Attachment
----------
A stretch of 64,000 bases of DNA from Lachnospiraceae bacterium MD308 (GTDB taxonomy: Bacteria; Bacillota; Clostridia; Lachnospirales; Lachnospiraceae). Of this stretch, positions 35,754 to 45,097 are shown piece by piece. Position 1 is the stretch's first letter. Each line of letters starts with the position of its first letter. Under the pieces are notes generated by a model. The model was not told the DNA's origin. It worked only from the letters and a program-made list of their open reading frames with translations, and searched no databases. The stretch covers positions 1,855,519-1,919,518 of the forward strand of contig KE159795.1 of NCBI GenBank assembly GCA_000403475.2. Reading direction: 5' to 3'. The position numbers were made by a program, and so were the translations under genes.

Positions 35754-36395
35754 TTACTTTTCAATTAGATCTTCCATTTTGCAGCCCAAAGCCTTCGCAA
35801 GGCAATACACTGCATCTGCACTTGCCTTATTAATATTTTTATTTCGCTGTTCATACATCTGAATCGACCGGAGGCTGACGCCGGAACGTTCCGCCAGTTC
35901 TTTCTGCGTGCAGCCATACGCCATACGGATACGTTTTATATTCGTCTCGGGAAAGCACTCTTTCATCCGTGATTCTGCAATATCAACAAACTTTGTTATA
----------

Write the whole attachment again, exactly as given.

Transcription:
A stretch of 64,000 bases of DNA from Lachnospiraceae bacterium MD308 (GTDB taxonomy: Bacteria; Bacillota; Clostridia; Lachnospirales; Lachnospiraceae). Of this stretch, positions 35,754 to 45,097 are shown piece by piece. Position 1 is the stretch's first letter. Each line of letters starts with the position of its first letter. Under the pieces are notes generated by a model. The model was not told the DNA's origin. It worked only from the letters and a program-made list of their open reading frames with translations, and searched no databases. The stretch covers positions 1,855,519-1,919,518 of the forward strand of contig KE159795.1 of NCBI GenBank assembly GCA_000403475.2. Reading direction: 5' to 3'. The position numbers were made by a program, and so were the translations under genes.

Positions 35754-36395
35754 TTACTTTTCAATTAGATCTTCCATTTTGCAGCCCAAAGCCTTCGCAA
35801 GGCAATACACTGCATCTGCACTTGCCTTATTAATATTTTTATTTCGCTGTTCATACATCTGAATCGACCGGAGGCTGACGCCGGAACGTTCCGCCAGTTC
35901 TTTCTGCGTGCAGCCATACGCCATACGGATACGTTTTATATTCGTCTCGGGAAAGCACTCTTTCATCCGTGATTCTGCAATATCAACAAACTTTGTTATA